Originally created 02/24/02

Historic charm

Even in a neighborhood with weedy, vacant lots and boarded-up houses, the front yard looked like a wilderness - but Isaac Johnson knew that in that wilderness was a 70-year-old stucco house with a slice of Augusta history.

"I fell in love with it," said Mr. Johnson, a lifelong Augustan and preservationist who cut his teeth as a historian researching Springfield Baptist Church and Springfield Village.

The 1930s cottage in the Sand Hills area off Wheeler Road was built by Adrian Clark, a black contractor. With three bedrooms, a bath, a spacious dining room and kitchen, it had plenty of room for a bachelor such as Mr. Johnson, who loves to cook piles of spaghetti for friends and relatives.

He sold his house in downtown Augusta and moved into the 2,600-square-foot Sand Hills cottage about 15 years ago. He became an urban pioneer, committed to saving the neighborhood.

He cleared about 30 trees from the half-acre lot but spared the tall oaks in the front and back yards and the azaleas, planted long before Mr. Johnson saw the house.

The front porch's arches gave the house a Spanish look.

Mr. Johnson painted the interior, upgraded the electric lights, stripped paint off interior doors and refinished hardwood floors. He added a bath last year.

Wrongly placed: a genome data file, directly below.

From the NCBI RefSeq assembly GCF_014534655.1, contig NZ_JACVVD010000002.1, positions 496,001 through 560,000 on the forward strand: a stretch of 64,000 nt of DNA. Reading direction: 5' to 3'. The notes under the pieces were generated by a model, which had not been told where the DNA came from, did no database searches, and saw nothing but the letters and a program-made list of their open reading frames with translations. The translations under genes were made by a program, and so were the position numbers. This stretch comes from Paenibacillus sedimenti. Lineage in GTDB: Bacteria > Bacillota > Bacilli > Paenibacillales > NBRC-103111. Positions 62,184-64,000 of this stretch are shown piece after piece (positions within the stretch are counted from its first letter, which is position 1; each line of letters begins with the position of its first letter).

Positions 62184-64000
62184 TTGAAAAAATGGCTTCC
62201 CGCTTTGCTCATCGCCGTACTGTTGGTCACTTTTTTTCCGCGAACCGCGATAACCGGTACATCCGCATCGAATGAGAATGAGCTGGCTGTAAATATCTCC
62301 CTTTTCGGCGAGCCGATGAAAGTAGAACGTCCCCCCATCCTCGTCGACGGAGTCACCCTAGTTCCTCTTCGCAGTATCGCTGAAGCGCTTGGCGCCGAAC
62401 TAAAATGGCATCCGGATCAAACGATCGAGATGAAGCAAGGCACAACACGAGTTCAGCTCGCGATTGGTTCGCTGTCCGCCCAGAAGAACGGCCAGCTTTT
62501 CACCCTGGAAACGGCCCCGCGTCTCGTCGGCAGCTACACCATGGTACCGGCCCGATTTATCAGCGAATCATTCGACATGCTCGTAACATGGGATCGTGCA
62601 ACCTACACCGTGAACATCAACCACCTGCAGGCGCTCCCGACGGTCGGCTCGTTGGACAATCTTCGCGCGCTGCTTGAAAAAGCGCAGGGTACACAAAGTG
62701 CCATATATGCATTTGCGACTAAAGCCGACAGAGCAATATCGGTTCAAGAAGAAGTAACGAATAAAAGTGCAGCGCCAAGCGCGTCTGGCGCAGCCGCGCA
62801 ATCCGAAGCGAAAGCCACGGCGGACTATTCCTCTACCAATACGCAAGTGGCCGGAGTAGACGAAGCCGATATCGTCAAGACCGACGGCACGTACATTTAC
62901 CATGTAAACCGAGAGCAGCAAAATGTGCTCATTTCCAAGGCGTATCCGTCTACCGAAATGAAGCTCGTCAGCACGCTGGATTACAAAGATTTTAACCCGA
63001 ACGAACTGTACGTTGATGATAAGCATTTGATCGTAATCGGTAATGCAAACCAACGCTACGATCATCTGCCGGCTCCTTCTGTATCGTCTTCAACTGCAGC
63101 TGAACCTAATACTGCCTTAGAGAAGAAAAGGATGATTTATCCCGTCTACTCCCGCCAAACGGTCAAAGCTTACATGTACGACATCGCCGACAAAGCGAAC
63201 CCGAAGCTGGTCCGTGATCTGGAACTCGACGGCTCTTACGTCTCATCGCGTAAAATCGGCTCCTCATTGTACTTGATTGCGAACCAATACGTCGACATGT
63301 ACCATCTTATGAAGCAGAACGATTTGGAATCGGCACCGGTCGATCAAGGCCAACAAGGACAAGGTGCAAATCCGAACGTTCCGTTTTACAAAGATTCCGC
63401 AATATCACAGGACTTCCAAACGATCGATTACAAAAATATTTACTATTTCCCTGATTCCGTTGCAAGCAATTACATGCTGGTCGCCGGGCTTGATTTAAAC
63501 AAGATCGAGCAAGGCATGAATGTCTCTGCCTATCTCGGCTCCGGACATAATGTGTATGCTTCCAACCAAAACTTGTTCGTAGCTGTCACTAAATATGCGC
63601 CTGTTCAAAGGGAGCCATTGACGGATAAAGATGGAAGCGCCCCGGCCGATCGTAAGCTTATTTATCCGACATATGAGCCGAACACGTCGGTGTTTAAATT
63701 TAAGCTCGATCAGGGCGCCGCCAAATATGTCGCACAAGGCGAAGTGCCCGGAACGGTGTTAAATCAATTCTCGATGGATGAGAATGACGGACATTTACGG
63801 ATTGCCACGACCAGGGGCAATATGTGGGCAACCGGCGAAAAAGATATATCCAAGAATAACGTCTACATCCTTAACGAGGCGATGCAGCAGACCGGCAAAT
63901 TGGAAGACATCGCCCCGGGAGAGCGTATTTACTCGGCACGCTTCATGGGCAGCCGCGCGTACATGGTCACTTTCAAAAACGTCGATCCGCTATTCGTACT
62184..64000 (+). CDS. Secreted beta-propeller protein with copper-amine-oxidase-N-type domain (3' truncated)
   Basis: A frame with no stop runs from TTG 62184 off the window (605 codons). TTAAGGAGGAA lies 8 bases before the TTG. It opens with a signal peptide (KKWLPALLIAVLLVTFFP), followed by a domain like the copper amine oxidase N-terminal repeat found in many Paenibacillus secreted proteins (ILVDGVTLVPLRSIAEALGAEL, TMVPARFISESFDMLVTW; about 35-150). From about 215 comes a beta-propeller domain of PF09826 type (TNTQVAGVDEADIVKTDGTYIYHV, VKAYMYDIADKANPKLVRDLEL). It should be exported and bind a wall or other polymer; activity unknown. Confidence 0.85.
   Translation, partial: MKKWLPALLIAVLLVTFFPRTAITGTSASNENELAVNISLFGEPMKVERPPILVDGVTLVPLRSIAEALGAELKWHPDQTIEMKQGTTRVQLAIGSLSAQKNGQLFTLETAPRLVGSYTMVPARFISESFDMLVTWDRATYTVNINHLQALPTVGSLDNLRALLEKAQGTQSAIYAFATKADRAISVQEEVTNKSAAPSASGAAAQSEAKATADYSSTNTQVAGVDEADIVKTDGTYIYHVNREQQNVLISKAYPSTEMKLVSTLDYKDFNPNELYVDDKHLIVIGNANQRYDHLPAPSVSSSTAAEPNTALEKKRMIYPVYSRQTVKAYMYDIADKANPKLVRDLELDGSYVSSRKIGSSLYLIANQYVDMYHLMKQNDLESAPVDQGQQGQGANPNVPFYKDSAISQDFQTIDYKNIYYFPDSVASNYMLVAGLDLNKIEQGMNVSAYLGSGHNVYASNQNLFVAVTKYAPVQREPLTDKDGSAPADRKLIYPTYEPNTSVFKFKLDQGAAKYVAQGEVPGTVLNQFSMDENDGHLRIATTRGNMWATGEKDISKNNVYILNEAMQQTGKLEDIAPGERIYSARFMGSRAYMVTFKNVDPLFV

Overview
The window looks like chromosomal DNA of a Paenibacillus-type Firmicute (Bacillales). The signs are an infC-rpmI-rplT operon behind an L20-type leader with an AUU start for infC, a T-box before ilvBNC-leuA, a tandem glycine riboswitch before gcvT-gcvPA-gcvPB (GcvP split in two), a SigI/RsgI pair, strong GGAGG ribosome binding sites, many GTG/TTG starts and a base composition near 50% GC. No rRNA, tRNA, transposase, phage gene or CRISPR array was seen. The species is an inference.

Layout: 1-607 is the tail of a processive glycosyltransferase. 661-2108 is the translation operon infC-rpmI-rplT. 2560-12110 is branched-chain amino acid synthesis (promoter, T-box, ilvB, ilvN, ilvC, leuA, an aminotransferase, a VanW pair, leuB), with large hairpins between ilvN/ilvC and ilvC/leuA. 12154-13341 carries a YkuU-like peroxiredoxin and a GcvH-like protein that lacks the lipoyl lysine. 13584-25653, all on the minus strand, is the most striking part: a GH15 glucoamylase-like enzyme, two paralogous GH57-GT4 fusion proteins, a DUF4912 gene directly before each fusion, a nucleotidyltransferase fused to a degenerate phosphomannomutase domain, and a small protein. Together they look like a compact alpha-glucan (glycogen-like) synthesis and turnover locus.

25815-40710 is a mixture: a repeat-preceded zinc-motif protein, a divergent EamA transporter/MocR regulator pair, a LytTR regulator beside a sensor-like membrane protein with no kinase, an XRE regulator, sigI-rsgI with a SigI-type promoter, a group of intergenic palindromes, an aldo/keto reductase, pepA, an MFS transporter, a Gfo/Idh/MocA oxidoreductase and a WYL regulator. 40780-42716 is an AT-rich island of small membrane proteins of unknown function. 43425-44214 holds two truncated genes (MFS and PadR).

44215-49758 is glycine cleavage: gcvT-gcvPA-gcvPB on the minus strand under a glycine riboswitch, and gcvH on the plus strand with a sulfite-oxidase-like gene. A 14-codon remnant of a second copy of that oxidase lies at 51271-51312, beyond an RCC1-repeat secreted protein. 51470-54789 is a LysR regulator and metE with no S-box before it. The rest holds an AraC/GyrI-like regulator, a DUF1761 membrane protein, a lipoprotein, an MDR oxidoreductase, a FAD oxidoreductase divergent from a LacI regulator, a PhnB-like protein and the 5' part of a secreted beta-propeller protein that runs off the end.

When he pulled up the asbestos linoleum from the kitchen floor, he found hardwood beneath and decided he liked the look. "It holds up good," he said. "And I work in here a lot."

He kept the tongue-and-groove ceiling on the back porch when he enclosed it to accommodate a washer and dryer about five years ago. At the same time, he added a sink and a garbage disposal. The original sink in the kitchen is still in use, he said, but "you cannot put a garbage disposal in it."

When friends come over, he loves to cook bowls of spaghetti or his own concoction of shrimp, bell peppers, celery, rice and seasonings. For the Springfield Village Park dedication this month, he created a chili casserole.

"It was like making a lasagna. When it comes out, it looks like a pan of cornbread, but when you dip into it, you've got the chili, the Cheddar, cream cheese and onion (layers)," he said.

A breakfast room connects the kitchen to the dining room, where two dining-room suites sit side by side. Both blond wood and contemporary, one was a gift from a nephew, he said.

With the addition of a small table set for four, he can serve 20.

Silver serving dishes, gifts from friends and relatives, are displayed in the room. "I have never bought a piece of silver," he said.

In the living room, a mirror hangs over an exposed-brick fireplace. "I tried to keep as much of the original house as I could," Mr. Johnson said.

The living room's couch and a pair of wing chairs are in earth tones.

He uses one bedroom as a den. Photographs of nieces, nephews and his 1961 classmates from Lucy Laney High School are mounted on the walls.

Moldings over doorways do double duty. He uses them to display his collections, including name tags he wore at preservation conferences. He has spoken several times for the National Trust for Historic Preservation in Washington.

He has found that it takes more than one voice to change neighborhoods such as Sand Hills, but he enjoys lobbying, he said. "Once you try it, it is very simple. You just have to talk and make sure they are doing what they are supposed to do."

Reach Virginia Norton at (706) 823-3336 or vanorton@augustachronicle.com.


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